I admit I had my doubts. I’ve raced in the various guises of Mountain Mayhem throughout its 13 year history but in 2007 decided that enough was enough. With back to back mud fests and an attempt at solo I’d had enough. All it took though was an email from a close friend; “Anyone fancy doing Mayhem this year as Trek aren’t putting in a team?”
My initial response to John “Shaggy” Ross’s email was no, no, no, no. Enough is enough. However with the formation of The Kinesis Morvelo Project (The KMP) and a promising string of team results in endurance races, I was tempted. Julie, with her new found enduro legs, was keen. Lea took no persuasion, Phil took some convincing and Frazer couldn’t make it, as was the same for the remainder of The KMP, leaving the door open for a ‘Ringer’, ably filled by Shaggy. Before we had a chance to change our minds, Julie was cycling off to Pat Adams in the small hours of the morning and our entry into Mixed Teams was in.
The run up to the event had it’s fair share of ups and downs. The ups were Julie coming second at Bristol Bike Fest in the solo category and Lea coming 3rd in the most recent round of the Hove Park Crits. The downs were myself, crashing in my first road race mass pile up but worse than that was Phil treating some North Downs trees to some tough love and coming off worse with a dislocated shoulder. This was only 2 weeks before the race so things weren’t looking good.
So the search for another ‘Ringer’ was on. Well, when I say on, it was more a case of another close friend of ours Gareth Jones of Singular Cycles, offering his help. We’ve all ridden together lots so even though the team as one fifth Trek, one fifth Singular and 3 fifths KMP, it felt like old times. Plus Phil still came along to help with pit bitching duties aiding by his (and The KMPs) new team wagon which we all thought had a wonderful air of Baywatch about it. We’re just glad Phil didn’t just show up in a mankini.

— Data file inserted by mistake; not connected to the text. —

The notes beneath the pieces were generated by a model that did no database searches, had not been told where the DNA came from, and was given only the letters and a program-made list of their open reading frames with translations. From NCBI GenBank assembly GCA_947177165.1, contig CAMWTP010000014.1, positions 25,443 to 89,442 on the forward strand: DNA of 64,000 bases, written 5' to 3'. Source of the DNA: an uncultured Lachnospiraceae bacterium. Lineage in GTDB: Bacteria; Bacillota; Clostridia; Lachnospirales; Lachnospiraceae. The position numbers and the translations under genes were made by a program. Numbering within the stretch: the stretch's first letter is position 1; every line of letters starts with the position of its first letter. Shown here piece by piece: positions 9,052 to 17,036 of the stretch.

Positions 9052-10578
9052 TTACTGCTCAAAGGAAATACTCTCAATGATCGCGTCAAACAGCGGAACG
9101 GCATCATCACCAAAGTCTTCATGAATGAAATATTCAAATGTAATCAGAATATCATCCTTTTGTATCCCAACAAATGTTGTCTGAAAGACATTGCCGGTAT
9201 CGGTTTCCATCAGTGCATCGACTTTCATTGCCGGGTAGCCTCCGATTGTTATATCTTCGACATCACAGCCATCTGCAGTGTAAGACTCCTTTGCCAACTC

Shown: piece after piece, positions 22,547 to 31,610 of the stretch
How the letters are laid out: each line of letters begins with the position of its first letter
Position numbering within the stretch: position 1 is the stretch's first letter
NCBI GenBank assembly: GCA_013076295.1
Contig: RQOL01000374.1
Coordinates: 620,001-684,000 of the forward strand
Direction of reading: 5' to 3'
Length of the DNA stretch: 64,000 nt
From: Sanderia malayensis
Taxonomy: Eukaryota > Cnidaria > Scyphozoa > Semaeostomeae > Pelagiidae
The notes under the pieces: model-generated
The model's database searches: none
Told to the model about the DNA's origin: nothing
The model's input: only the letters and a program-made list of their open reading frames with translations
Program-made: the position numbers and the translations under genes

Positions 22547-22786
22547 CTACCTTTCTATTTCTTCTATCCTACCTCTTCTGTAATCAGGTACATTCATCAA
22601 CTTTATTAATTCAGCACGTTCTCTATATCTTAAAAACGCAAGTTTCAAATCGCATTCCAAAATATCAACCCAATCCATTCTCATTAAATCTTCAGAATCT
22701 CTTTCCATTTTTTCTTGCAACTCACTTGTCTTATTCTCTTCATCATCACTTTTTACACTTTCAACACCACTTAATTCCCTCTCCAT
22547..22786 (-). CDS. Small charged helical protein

Setting off from Brighton on the Friday it was a sun and shorts day and the forecast, which I’d been watching with a worrying amount of frequency, didn’t look bad and made those ‘Which mud tyres?’ and ‘Which supermarket plastic bags hold filthy bike kit the best?’ decisions look unnecessary. Standing on the Morvélo stall (thanks to all those who came over and said hi, bought tees and generally made us feel glad to have started this whole thing!) in the lashing rain on Friday afternoon my heart sank and I wondered if this event really is cursed.
After our traditional drink up and catch up with friends on the Friday evening, the hangover was subtle and the sun was poking it’s head out. Maybe things were looking up. As Lea hates starts, we naturally made him do the run and looking at the whole line of pained faces that came back, we guess it was a good deal longer and harder than everyone imagined. The plan for this race was consistency and enjoyment. No point rinsing yourself on one lap to die on another. Enjoy the ride and the speed will come.
After we had all done our first laps we chanced a look at the leaderboard for our category. The great news was we were 2nd, the bad was that first place were already 20 minutes ahead and 3rd place was just a few minutes behind along with a whole batch of others. No pressure then.